/ Technology

Scam watch: computer scammers scared me into paying £500

Someone calls you out of the blue claiming to be a security expert offering to fix your computer. It’s a scam preying on internet security fears – and one of you faced a particularly nasty version that cost you £500.

We’ve written before on Convo about bogus Microsoft support scammers claiming to solve your ‘computer problems’, but this time, the caller claimed our reader’s computer was being used for criminal purposes.

Richard told us: I was recently called by a company that claimed to be working with Microsoft. The caller told me my computers were carrying a Trojan virus and being used for illegal activity.

They said that I was liable to prosecution if I was aware that my computers were being misused, and that the PCs would be closed down if they couldn’t remove the virus immediately. I reluctantly allowed the caller to remote access my computer.

They said they could remove the problem for a fee of £499.99 and that this would cover me if other problems arose with a computer in my possession in future. I transferred the funds from my bank into their account.

A month later, they called to tell me that my Windows licence had expired and again asked for remote access. I suspected a scam and told them to stop bothering me. My concern is now what data they’ve got from my PC.

Internet security scam: how to protect yourself

We say: If anyone calls and tells you they’re a computer security expert, hang up the phone.

This is a common scam preying on people’s internet security fears and no legitimate tech company does it. These scammers often try to con you into paying an extortionate amount for security software, which may not work and could in fact be malicious.

Many will also try to gain remote access to your PC, where they could potentially infect your computer with malware or retrieve sensitive personal details. If you do suffer this scam:

  • Change usernames and passwords, remove any files downloaded as a result of their calls.
  • Run a virus check.
  • Tell the police, Action Fraud and your bank.
  • Also have a look at our guide to the Microsoft scam and how to go about getting back any money you have may lost.

Thousands targeted by scammers

The National Fraud Intelligence Bureau estimates that between June 2014 and November 2014 there were more 12,000 reports of cases such as this – where you’re contacted by phone and told there’s a problem with your computer that can be fixed for free.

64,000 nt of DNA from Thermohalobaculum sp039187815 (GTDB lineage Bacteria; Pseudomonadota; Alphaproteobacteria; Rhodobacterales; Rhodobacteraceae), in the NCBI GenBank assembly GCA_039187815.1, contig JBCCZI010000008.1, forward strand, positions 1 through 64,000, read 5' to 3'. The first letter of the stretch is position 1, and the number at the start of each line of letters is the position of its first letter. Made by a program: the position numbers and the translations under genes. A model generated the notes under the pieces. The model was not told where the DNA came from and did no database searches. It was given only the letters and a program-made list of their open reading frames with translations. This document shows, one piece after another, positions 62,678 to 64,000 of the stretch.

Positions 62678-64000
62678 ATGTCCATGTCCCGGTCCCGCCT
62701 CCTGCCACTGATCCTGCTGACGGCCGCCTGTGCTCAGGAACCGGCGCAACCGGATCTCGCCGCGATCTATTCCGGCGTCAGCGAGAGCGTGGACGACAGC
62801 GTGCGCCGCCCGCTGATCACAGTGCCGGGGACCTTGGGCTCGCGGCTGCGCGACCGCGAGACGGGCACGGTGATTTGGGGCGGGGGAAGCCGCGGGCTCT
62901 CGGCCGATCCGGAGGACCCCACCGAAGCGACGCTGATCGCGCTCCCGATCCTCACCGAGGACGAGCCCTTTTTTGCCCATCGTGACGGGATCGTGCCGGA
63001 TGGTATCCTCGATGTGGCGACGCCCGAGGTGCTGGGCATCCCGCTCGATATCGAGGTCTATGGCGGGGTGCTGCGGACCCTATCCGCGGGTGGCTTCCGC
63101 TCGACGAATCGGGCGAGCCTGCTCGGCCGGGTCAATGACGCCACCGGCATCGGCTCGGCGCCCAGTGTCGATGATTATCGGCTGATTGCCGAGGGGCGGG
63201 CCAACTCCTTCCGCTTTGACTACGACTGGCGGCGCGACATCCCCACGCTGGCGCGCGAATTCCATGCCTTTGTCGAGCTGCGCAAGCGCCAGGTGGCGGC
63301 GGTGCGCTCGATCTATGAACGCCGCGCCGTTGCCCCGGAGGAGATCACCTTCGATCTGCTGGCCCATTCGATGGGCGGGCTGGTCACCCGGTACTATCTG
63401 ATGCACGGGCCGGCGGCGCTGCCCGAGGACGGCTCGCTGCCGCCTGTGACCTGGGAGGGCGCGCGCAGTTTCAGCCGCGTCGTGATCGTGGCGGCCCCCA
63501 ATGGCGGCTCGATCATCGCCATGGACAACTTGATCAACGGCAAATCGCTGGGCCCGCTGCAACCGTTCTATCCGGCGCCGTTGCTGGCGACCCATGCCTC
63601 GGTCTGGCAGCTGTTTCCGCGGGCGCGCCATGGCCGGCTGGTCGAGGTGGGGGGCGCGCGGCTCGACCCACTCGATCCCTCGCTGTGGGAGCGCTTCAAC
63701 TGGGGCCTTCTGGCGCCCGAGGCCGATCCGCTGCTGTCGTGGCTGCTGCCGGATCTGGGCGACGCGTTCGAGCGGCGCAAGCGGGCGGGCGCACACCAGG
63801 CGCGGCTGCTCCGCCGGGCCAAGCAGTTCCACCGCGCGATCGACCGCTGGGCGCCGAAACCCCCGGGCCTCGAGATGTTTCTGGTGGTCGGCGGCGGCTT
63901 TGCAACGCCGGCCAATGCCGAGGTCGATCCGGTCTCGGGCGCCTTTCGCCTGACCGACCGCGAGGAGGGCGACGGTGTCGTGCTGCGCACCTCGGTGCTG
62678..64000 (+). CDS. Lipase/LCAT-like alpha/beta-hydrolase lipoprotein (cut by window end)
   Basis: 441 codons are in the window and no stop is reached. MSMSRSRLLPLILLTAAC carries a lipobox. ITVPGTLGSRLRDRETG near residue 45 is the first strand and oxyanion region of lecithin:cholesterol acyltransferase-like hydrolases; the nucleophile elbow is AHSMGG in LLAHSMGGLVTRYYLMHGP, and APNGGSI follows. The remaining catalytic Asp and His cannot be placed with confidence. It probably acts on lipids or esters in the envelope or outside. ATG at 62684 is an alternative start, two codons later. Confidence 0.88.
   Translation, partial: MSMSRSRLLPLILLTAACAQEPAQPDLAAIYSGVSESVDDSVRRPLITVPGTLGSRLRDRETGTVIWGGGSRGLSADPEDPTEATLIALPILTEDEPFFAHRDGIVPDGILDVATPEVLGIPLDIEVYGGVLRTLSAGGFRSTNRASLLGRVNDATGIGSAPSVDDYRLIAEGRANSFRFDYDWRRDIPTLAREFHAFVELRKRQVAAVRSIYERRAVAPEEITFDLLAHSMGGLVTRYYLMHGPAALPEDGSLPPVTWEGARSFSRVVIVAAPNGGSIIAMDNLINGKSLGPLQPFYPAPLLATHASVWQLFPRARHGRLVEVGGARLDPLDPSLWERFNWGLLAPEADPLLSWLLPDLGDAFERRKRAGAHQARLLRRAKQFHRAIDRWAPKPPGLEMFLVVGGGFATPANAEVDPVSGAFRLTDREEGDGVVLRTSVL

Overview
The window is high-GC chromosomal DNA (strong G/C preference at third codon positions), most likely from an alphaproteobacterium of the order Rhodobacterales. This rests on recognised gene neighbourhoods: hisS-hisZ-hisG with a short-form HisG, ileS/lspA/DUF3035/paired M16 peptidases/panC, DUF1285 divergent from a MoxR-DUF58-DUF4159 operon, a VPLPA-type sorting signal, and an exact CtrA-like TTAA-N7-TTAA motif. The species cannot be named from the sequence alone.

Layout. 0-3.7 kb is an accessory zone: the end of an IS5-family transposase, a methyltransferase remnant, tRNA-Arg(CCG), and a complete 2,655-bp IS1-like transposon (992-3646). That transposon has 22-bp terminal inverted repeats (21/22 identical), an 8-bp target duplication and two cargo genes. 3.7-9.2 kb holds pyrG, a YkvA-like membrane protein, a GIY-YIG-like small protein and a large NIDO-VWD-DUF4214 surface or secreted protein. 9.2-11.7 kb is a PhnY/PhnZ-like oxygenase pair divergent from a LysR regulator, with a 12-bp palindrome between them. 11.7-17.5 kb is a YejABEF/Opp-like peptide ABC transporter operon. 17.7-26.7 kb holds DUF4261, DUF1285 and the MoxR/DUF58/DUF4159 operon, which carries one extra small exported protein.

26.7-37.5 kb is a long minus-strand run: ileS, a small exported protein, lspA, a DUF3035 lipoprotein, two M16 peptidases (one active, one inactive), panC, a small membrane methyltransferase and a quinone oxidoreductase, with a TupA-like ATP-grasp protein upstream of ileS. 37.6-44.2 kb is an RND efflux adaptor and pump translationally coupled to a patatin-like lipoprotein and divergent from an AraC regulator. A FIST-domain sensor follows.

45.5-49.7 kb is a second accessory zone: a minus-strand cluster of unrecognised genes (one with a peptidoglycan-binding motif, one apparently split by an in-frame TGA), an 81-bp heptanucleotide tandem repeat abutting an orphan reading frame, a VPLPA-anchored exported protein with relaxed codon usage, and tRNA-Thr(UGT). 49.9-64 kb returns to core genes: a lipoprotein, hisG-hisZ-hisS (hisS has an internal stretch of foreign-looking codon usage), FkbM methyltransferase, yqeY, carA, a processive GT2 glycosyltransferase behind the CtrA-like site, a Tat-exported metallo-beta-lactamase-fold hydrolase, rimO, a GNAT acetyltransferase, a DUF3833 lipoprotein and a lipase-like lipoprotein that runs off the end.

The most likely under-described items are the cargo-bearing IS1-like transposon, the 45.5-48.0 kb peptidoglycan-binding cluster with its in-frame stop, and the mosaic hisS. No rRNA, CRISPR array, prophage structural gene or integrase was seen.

Callers claim to be from a variety of organisations such as Microsoft, TalkTalk and BT, as well as more generic-sounding organisations such as the ‘Windows Technical Department’.

Have you been cold called by scammers and if so, what was your experience? Do you have a tactic for getting rid of them?


When I had a fixed line telephone, whenever I received calls from the Indian fake Microsoft employees, I pretended to be a novice PC user and deliberately made myself sound like a technophobe and rather stupid. I followed their instructions and read out any generic information from my PC (e.g. standard logs from Event Viewer). Every few minutes, I manually made my mobile phone ring, and asked them to hold while I take the call. I muted the scammer while I did this. I let them hold for 5 or 10 minutes, and whenever they asked whether I was still there, I unmuted them and told them that I was. While they were on hold, I got on with other things so they didn’t waste my own time. When they asked me to go to a remote access provider such as LogMeIn or GoToMyPC with an access code, I put them on hold again (with another fake incoming call on my mobile) and I phoned the support department of the remote access provider. I explained that I’m an experienced IT professional on the receiving end of a scam and I gave them the scammer’s access code so they could block his account; they were very grateful. I then went back to the scammer and told him that his code didn’t work. He then tried another remote access provider and we repeated the whole process again, wasting more of his time and blocking more of his accounts. When I’d had enough, I told them that my internet connection no longer worked and they must have broken it. Eventually they got bored, particularly after I put them on hold for longer and longer, and then they always hung up. One even threatened me with legal action for wasting 90 minutes of his valuable time. This practice used up little of my time, as I was getting on with other things while I put them “on hold”, but it had two advantages of first wasting their time and second reducing the number of victims whom they could target.